There are a lot of ways to move photos around. You can email them, tether to iTunes and sync photos and albums or, in iOS 7, you can use AirDrop.
Photo Transfer WiFI is a US$2.99 app that has some real advantages to those methods. The universal app can move photos or videos over a WiFi network with a simple drag and drop, and you can add any PC or Mac with a web browser to accept the files. You can also browse your photos on shared iDevices from any Mac or PC, and send photos from any browser to your iPhone or iPad.
You can transfer single or multiple photos at once, or whole albums. The photos stay at full resolution, and even HD videos can be transferred. Even better, the app can work in the background, so once you start a transfer, you can close the app and use your iDevice as normal, although the transfer itself will take some CPU overhead and some network bandwidth.
The app is simple to use, with the app running on each device, as devices quickly find each other. You can designate which albums or photos are shareable, and when you are ready, you drag and drop the photos to the remote iDevice or a computer. The app will generate a four-digit password, which you type in to pair. After the initial pairing, it does not have to be repeated. Both devices need the app running to start the transfer.
I only found one glitch -- my iPhone and iPad couldn't find each other on my home network. The iPad was on iOS 6, and my iPhone is running iOS 7. The developer says the bug has been fixed, and an updated version will appear in the App Store quickly. (It was pushed out this morning and I confirmed the bug is fixed.)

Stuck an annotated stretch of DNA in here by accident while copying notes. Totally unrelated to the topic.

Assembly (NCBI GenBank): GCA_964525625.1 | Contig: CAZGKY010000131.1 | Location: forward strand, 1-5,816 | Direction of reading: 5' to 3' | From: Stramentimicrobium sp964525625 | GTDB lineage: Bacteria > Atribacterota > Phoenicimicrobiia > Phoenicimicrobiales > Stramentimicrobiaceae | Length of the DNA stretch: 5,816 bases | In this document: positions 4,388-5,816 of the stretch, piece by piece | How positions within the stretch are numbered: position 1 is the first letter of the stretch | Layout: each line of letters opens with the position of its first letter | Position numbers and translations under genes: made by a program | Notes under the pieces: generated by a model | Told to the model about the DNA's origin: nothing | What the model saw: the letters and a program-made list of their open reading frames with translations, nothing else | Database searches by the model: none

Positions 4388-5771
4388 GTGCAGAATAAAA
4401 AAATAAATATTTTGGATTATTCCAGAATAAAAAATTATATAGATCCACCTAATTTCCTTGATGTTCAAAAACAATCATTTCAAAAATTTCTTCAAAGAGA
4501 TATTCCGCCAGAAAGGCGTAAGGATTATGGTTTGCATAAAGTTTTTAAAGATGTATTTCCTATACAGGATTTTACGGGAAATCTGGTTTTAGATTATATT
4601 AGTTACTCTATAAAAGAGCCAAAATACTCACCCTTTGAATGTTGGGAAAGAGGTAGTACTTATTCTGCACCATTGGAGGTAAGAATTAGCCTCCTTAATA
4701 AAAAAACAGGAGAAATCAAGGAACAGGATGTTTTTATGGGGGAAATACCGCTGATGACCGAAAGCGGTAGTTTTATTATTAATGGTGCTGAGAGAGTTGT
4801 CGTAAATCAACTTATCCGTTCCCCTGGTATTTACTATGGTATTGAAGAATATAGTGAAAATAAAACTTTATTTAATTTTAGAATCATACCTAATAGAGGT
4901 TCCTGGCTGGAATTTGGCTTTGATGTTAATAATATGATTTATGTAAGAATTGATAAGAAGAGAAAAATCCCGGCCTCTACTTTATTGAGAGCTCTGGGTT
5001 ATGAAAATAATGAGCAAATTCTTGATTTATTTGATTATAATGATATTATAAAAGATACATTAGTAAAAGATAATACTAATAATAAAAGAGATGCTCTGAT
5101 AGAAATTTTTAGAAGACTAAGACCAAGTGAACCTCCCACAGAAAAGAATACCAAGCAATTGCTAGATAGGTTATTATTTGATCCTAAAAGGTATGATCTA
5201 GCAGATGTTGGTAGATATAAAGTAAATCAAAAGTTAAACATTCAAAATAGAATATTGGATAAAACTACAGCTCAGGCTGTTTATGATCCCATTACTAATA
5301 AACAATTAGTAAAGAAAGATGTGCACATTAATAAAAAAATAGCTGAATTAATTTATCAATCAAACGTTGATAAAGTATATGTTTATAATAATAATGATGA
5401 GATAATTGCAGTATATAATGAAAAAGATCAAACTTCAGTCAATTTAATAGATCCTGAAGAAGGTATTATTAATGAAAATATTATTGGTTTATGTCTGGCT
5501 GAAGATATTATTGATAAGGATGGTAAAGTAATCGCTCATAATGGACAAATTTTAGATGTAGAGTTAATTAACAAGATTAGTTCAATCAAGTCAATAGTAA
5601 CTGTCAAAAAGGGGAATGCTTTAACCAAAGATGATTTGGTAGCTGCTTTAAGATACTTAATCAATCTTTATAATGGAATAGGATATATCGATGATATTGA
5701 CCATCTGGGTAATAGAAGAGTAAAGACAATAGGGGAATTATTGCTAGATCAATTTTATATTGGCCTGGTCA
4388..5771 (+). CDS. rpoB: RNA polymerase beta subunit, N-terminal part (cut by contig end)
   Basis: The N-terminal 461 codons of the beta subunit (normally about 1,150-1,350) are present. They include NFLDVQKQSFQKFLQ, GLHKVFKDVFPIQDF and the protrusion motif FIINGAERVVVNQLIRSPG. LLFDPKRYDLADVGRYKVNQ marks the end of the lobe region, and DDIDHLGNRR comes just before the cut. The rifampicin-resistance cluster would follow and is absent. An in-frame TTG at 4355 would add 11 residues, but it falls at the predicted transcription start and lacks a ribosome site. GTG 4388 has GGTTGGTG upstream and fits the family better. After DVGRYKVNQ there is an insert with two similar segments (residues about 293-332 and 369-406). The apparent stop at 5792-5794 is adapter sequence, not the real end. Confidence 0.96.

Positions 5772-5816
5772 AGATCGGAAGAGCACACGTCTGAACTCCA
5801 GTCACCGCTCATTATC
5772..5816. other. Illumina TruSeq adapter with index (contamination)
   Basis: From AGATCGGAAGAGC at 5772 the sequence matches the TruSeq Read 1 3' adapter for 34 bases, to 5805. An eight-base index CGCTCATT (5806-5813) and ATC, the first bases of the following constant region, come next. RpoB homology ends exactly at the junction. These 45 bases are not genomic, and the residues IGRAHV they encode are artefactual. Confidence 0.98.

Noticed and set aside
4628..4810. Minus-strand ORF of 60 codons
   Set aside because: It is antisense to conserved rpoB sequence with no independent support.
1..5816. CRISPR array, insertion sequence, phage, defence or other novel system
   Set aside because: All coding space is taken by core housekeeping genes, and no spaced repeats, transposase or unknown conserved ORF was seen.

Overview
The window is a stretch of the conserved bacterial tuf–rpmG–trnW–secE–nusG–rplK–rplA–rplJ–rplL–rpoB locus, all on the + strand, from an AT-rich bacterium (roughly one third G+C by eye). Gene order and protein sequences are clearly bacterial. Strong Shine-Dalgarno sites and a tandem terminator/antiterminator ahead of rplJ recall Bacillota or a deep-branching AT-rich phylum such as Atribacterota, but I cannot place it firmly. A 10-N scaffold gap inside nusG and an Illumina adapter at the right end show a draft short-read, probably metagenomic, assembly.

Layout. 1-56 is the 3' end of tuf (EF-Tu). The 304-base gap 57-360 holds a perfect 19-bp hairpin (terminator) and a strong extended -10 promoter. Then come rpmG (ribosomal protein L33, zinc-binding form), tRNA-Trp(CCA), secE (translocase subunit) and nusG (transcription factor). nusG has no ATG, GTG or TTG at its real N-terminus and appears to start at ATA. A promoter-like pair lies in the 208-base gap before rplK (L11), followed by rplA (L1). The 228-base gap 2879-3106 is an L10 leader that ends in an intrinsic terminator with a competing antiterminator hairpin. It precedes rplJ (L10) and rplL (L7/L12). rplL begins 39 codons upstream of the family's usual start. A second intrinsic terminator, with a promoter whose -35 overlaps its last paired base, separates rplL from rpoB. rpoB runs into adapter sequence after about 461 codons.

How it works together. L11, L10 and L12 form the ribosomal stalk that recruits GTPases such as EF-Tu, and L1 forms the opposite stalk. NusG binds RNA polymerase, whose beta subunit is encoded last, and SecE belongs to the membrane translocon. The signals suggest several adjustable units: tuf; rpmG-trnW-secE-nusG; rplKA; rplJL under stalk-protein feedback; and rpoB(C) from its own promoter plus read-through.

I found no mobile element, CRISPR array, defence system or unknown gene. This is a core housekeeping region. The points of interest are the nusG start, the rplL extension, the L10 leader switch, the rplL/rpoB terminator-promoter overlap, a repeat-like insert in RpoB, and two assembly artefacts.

The upcoming AirDrop feature from Apple is also useful. It can share more than videos and photos, so you can share notes, contacts and anything from an app that has a share button. But AirDrop doesn't include Macs or PCs.
Instashare is a free app with similar capabilities, but it doesn't do multiple simultaneous transfers. There is a Mac version of the app, but it is $2.99. The benefits are that it can transfer many types of files, including MP3s.
Apple's own Photo Stream is also a possibility, but its real feature is saving photos snapped on an iDevice to other iDevices or into iPhoto. It's not designed for bulk transfers. One advantage is with iCloud photo sharing, recipients don't have to be on WiFi.
Another option is Simple Photo & Video Transfer in the app store. It's free, but there are limits to the number of transfers. A $2.99 in-app purchase removes the limitations.
Photo Transfer WiFi is a well-thought-out app and easy to use. It's not the only way to accomplish the goal of moving photos and videos around, but it is full-featured and does the job. The app requires iOS 6 or later, is iOS 7 ready and is optimized for the iPhone 5.